PAWSitively “Collaring” Cancer in Pets to Find a Cure

posted February 16th, 2015 by
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Collar

You never forget the loss of a pet. For the Benbaset brothers, the death of their dog inspired them to try to find a cure for cancer in pets and the formation of their own non-profit, PAWSitively Curing Cancer, Inc.

The Benbasat boys have made a stand against the disease that brought suffering to the two-legged and four-legged members of their family. Brothers Josh and Bryce, now 15 and 12, decided that they’d had enough after the dreaded disease claimed the life of their dog, Sashi, five years ago. Having a grandmother who is a breast and lung cancer survivor made the brothers aware of the disease’s power to cause pain within a family. So the boys decided that it was time to think pink for pets.

The brothers did their research and what they learned about the prevalence of cancer among pets was an eye-opener: 50% of pets over the age of ten develop cancer. “Cancer is the number one disease-related killer of dogs and cats,” notes Josh Benbasat. With the memory of Sashi in mind, the brothers knew that other pet owners would want to do whatever they could to protect the pets they love. But they couldn’t find any organization whose mission focused on pets and cancer. That’s when they formed PAWSitively Curing Cancer, Inc., a 501(c)(3) non-profit organization dedicated to raising funds for pet cancer research.

“The goal of PAWSitively Curing Cancer is to raise funds from caring businesses and families to find a cure for this deadly disease affecting the dogs and cats who add so much joy to our lives.”

But the boys recognized that finding a cure needs more than money. It needs partners. They first reached out to the president of Trimline Manufacturing. The company president—also known as Dad—Steve Benbasat became the founding corporate sponsor for PAWSitively Curing Cancer. Seeing how committed they were to this goal, he decided to teach his boys how to start a business. “Everything from filing the paperwork to dealing with the application to the IRS.”

The Benbaset picked the right mentor, from both a business and a veterinary perspective. The Trimline soft collar is designed with compassion in mind, effectively replacing annoying hard plastic collars so that pets recovering from surgery can recuperate in complete comfort.   The soft collars are machine washable, durable, water repellant, and affordable.  Made in the United States, the collars are available in six sizes to accommodate all dogs and cats. The newly designed collars are trimmed in pink to raise cancer awareness and include a special label encouraging donations to PAWSitively Curing Cancer. A portion of the profits from the sale of every collar is donated to benefit pet cancer research.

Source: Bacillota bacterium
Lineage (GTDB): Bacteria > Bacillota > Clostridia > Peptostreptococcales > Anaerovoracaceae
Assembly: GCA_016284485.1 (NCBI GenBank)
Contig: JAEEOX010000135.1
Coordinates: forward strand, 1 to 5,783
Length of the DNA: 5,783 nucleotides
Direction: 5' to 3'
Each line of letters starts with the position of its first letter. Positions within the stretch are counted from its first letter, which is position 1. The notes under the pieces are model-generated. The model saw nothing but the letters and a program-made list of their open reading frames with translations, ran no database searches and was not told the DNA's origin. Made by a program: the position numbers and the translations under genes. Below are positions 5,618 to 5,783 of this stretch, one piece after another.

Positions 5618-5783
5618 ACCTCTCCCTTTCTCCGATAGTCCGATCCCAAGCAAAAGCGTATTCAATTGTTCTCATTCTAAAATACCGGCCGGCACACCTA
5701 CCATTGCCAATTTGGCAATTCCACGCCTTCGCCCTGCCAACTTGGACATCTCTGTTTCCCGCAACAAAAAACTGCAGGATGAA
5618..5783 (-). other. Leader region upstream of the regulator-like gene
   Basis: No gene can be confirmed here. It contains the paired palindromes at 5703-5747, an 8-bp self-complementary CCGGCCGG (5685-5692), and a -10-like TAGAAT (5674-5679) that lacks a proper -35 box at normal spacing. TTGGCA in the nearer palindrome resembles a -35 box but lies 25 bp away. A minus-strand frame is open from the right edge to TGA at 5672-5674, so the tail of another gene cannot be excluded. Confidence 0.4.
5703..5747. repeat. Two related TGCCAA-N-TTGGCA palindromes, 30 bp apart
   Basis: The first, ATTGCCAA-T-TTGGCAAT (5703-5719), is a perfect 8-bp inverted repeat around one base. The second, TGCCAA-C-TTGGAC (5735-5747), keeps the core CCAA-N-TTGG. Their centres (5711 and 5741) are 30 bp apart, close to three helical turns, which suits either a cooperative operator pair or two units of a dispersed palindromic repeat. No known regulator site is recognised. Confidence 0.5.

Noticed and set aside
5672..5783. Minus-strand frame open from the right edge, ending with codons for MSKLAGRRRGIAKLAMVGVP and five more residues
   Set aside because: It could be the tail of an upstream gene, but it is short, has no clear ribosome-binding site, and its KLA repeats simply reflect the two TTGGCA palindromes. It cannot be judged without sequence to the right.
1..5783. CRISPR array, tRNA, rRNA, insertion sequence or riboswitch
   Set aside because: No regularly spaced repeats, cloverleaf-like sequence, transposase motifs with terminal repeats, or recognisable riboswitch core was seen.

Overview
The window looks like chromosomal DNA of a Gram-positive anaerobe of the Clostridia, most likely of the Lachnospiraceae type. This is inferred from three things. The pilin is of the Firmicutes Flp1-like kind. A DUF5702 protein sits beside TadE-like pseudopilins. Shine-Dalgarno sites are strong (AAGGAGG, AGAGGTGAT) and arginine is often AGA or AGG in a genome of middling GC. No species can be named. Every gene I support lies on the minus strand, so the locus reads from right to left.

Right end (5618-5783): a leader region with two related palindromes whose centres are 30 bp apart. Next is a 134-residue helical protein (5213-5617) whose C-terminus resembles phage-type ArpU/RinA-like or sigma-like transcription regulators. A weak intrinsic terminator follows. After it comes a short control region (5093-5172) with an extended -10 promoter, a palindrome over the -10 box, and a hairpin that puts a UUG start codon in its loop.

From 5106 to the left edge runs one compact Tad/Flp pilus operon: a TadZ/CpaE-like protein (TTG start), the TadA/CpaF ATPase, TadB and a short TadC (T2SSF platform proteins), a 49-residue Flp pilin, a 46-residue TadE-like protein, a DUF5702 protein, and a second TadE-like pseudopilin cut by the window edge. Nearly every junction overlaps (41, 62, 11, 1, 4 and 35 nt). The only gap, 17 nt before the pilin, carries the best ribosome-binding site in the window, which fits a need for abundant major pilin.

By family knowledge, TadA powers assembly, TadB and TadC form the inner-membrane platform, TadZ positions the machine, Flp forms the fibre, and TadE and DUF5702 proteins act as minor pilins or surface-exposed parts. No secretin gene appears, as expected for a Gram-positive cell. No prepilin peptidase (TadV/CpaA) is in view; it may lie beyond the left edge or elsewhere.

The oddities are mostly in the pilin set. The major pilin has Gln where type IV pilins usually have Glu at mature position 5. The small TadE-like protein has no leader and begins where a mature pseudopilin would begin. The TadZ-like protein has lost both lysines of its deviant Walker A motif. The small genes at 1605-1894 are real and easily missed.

Once they had their dad on board, the search for partners continued. They enlisted the University Of Florida College Of Veterinary Medicine and pledged that every dollar donated goes directly to the College of Veterinary Medicine. Dean James W. Lloyd endorsed his school’s connection to PAWSitively Curing Cancer. “We are proud to partner with PAWSitively Curing Cancer as the recipient of this vital funding. It will be a valued asset to continuing our cancer research program.”

About PAWSitively Curing Cancer, Inc.

The 501(c) (3) non-profit organization is dedicated to raising funds for pet cancer research. One hundred percent of all donations and corporate sponsorships goes to the University Of Florida’s College of Veterinary Medicine’s pet cancer research programs. Started by the Benbaset brothers after losing their pet dog to cancer, the mission of the organization is to fund cancer research so that pet owners can be spared the pain of losing pets to the deadly disease. You can learn more at www.cureforpets.org.

About Trimline Manufacturing Co. Inc.

Trimline manufactures a soft and flexible collar for dogs and cats experiencing injury, surgery and trauma-restraint conditions. The collars are manufactured in the U.S. from a specially designed washable, non-toxic, non-allergenic and water-repellant fabric. A percentage of the money from each collar sold benefits pet cancer research. Learn more at www.trimlineinc.com.

 

Contact:

Steve Benbaset

[email protected]

954-374-8637

PAWSitively “Collaring” Cancer in Pets to Find a Cure